Announcements and Calls for Participation in Discard Studies (Nov 2017)

A collection of Discard Studies news items, calls for papers, positions,  grants and awards.

CFP: Special Issue on the Contested realities of the Circular Economy

Deadline: November 15th 2018
This special issue of 
Culture and Organization invites contributions that question the Circular Economy in innovative ways. This special issue aims at bringing together critical, interpretive and theory-driven papers that go beyond the often repeated, but largely a-historical, a-practical, and a-theoretical, claims that the Circular Economy will help organizations solve 21st century problems. There is, for example, a rich history of economic and social practices (think of the frugality of survival practices during various wars) that could be seen as precursors of the Circular Economy, and one might ask: If such practices have been around for some time, why have they not been able to address the questions the Circular Economy aims to answer? Likewise, the Circular Economy has a lot to say about materials and their flows, but very little about humans and the social dimension of circular activities.
Read more here:

UNMAKING WASTE 2018: Transforming Design, Production and Consumption for a Circular Economy

Hosted by the China Australia Centre for Sustainable Urban Development, University of South Australia, Adelaide, September 20-23, 2018
Over the last two decades, much effort has gone into developing strategies to reduce waste and emissions in products, systems and the urban environment. Accelerating rates of consumption and discard, however, continue to undermine many of these larger efforts. It is clear that we need new systems-based approaches to reduce rising levels of resource consumption and energy use in order to implement a more equitable and environmentally sustainable society and economy. Building upon the experience of our first conference, Unmaking Waste: Transforming Production and Consumption in Time and Place (May 2015), Unmaking Waste 2018 will address the following themes from a similarly multidisciplinary perspective:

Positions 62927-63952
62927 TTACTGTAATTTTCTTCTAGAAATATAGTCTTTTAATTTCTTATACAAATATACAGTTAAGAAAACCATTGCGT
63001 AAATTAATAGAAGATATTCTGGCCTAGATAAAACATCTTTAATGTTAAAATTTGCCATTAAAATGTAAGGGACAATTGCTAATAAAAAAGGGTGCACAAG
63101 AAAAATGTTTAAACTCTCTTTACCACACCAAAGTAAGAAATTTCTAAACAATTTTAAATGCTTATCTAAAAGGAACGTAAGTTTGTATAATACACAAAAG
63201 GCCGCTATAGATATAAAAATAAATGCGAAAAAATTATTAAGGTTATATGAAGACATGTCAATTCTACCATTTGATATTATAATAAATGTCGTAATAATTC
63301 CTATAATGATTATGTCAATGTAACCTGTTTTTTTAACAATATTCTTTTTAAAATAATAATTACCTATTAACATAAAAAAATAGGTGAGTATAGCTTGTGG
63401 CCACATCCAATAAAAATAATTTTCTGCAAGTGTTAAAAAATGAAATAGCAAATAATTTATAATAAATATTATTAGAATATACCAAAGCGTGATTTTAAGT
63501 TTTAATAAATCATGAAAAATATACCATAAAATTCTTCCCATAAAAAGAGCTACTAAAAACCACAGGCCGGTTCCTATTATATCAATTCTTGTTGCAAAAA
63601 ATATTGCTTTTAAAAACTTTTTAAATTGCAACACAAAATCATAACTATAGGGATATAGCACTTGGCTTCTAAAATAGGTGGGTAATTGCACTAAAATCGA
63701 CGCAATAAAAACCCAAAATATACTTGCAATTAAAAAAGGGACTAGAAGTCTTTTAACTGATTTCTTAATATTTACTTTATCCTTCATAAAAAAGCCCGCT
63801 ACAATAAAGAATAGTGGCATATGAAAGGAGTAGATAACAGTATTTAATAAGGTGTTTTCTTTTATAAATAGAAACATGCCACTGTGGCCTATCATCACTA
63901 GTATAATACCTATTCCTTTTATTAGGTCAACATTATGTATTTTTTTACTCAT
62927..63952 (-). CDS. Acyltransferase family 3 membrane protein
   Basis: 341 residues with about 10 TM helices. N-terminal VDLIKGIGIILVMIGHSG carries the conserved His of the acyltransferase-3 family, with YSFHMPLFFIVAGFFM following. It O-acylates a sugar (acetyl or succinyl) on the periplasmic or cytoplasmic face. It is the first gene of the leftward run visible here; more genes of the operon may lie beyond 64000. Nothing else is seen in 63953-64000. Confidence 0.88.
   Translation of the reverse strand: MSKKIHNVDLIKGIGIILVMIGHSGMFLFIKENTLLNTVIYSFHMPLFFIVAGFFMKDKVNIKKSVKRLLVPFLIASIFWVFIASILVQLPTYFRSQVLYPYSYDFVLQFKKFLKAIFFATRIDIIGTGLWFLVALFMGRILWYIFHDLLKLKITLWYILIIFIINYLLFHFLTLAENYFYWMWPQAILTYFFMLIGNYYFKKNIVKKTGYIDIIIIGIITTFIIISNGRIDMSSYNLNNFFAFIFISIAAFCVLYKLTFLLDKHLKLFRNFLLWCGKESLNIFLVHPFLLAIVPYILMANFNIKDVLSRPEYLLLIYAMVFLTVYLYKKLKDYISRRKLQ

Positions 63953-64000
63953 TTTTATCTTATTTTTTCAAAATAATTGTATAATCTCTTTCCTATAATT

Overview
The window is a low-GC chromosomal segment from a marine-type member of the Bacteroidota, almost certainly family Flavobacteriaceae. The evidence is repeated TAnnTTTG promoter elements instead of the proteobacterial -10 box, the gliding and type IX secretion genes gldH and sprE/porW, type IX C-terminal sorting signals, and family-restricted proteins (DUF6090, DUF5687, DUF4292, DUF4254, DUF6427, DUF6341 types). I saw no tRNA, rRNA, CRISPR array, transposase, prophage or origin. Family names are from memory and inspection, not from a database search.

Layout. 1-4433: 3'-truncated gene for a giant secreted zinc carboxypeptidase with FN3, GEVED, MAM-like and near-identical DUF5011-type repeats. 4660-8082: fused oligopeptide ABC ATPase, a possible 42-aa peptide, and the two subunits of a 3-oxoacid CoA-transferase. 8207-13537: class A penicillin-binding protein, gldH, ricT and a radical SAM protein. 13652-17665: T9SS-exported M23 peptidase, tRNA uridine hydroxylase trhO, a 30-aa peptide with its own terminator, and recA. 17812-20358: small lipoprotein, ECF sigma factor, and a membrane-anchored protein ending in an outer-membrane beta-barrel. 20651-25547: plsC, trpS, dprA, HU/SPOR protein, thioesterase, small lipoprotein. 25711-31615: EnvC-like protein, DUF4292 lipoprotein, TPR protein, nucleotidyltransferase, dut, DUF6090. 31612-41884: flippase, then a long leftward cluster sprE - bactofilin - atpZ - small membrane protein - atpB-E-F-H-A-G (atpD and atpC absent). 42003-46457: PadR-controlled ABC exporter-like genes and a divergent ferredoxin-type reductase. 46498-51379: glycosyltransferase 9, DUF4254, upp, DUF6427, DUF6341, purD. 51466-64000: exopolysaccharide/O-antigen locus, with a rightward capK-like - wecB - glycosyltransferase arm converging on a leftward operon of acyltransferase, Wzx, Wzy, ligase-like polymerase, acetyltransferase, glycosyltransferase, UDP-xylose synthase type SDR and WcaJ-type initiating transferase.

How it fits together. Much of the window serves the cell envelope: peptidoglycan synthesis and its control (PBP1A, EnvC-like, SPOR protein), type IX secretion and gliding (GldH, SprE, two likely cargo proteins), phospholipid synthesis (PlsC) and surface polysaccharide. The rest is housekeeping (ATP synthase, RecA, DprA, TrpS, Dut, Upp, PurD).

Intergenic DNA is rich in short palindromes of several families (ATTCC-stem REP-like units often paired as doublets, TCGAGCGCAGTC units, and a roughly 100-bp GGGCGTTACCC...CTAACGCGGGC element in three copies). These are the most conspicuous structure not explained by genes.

1. Eco-Design and Development: Designing and managing objects, buildings, precincts and systems to reduce resource and energy use, and increase environmental and human wellbeing.
  2. Sustainable Consumption: Transforming consumption and service provision, including marketing, to better suit a resource-constrained, environmentally challenged world.
  3. Waste Minimization: Reducing waste and pollution at all scales, in all domains and activities, and transforming waste and pollution into states of greater value for reuse.
  4. Circular Economy:Optimizing social, material and economic relations to further the goals of the Circular Economy, including product and environment life-extension, reuse and repair.

Call for Abstracts (Deadline: December 15, 2017) Abstracts should be no more than 300 words, and address the purpose, methods, and implications of the work to be presented. They should include a proposed title, and nominate one or more of the above themes that seem most relevant to the subject. All abstracts, conference presentations and full papers must be in English. Abstracts must be received no later than 5pm, December 15, 2017. All abstracts will be peer-reviewed and all submissions will receive a written response with feedback from the Conference Organising Committee by February 2nd, 2018. The authors of successful abstracts will then be invited to submit their full papers for review by May 4th, 2018.
Full papers will be double-blind peer reviewed, and returned to their authors for revision before June 8th, 2018. Papers that are accepted, or accepted pending revision, will have until July 30th 2018, for completion. The full accepted, corrected papers will be published online in time for the conference. It is anticipated that a selection of these papers will be published in an edited book or special issue of a journal. More details on this will be available on the conference website when they come to hand.
Please send titles, abstracts, with nominated theme(s) and a separate short author bio in a word file to no later than December 15th, 2017.

LIMITS 2018: Fourth Workshop on Computing within Limits

May 12-13, Toronto, Canada
ACM LIMITS aims to foster research on the impact of present or future ecological, material, energetic, and/or societal limits on computing and computing research to respond to such limits. The medium-term aim of the workshop is to foster concrete research, potentially of an interdisciplinary nature, that innovates on technologies, techniques, and contexts for computing within fundamental limits. A longer-term goal is to build a community around relevant topics and research. A goal of this community is to impact society through the design and development of computing systems in the abundant present for use in a future of limits and/or scarcity.
The ACM Limits workshop accepts two broad categories of papers: “discussion papers” and “systems papers” (see below). Submissions do not need to strictly fit into either category. All papers should succinctly frame the limits that are of interest to the author(s).